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Ripped from sci.physics.relativity 5/27/00

"Sure it exists, island--- we are talking about it! :-)

You (or were you just quoting someone else?) meant to say that the

principle of relativity is (presumably) an idealization.

In particular, those on the trail of the elusive quantum theory of gravity

mostly now agree that "time" is an illusion arising in the classical

approximation, and that on sufficiently small scales, "spacetime" begins

to look like a multiply connected "foam", and on still smaller scales,

consists of discrete (quantized) area elements having a purely

combinatorial relationship to one another. In the elegant "spin foam"

approach, spacetimes are objects in a category whose objects are arrows

"transforming" something like a Feynman diagram into a new diagram. The

great thing about this is that one can hope to make Feynman's notion of a

path integral rigorous, by passing from integrals over enormous spaces of

paths to sums over combinatorial relationships. Much remains to be done

to even lay the mathematical foundations for this approach to quantum

gravity, but this approach does have the attractive feature that it is

sufficiently general that it should apply to all other approaches. Thus,

it is more likely than anything else which people are working on right now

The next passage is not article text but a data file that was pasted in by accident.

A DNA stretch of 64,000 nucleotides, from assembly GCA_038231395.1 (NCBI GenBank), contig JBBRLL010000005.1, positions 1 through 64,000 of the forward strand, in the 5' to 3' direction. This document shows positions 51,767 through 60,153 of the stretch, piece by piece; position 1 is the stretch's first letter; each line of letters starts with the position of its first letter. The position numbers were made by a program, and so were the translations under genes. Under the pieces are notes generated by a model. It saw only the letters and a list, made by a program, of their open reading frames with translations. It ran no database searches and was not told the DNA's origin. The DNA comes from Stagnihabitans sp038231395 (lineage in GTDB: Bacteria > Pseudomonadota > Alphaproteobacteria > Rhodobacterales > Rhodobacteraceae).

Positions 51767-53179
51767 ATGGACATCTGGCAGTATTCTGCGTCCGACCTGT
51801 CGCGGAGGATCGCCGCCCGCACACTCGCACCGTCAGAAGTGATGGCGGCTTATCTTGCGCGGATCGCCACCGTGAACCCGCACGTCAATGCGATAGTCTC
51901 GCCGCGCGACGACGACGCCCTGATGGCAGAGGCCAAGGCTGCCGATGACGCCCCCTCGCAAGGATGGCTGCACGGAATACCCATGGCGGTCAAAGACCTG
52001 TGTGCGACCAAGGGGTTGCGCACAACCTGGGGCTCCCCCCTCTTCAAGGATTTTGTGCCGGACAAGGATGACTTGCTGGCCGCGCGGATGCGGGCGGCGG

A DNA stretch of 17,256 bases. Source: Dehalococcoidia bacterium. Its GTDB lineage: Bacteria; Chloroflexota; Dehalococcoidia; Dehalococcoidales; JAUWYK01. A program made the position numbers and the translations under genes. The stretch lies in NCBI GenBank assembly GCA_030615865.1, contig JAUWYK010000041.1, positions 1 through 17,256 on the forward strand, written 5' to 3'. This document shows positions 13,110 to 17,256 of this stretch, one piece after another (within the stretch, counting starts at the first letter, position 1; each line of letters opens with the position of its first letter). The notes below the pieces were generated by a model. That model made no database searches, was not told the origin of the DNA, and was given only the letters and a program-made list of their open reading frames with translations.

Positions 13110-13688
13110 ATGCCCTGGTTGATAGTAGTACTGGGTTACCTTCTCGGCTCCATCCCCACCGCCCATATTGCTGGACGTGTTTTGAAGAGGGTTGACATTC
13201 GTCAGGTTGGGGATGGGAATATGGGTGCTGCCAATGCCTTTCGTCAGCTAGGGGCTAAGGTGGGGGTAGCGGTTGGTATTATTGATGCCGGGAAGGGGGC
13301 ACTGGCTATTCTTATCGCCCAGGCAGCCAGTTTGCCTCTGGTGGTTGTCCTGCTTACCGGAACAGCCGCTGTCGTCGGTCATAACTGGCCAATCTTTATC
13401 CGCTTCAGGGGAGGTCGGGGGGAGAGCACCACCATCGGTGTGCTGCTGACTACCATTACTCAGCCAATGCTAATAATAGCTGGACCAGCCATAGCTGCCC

to play a role in the ultimate theory (perhaps much modified, probably in

the direction of still greater mathematical sophistication, which

ultimately means simplification).

At any rate, the point is that "everyone knows" that Lorentz covariance

may turn out to be merely an illusion which arises in the classical

approximation. The details of how this happen must explain why the

standard model of particle physics (which is set up in the "arena" of the

Minkowski vacuum) works so well, and why gtr works so well, in order for

the quantum theory of gravity (and everything else) to be acceptable. To

a surprising degree, it is already well understood how this should happen,

at least in the context of well understood "toy models" which are

presumably similar in some respects to the full quantum theory of gravity.

Chris Hillman

Home Page: http://www.math.washington.edu/~hillman/personal.html"

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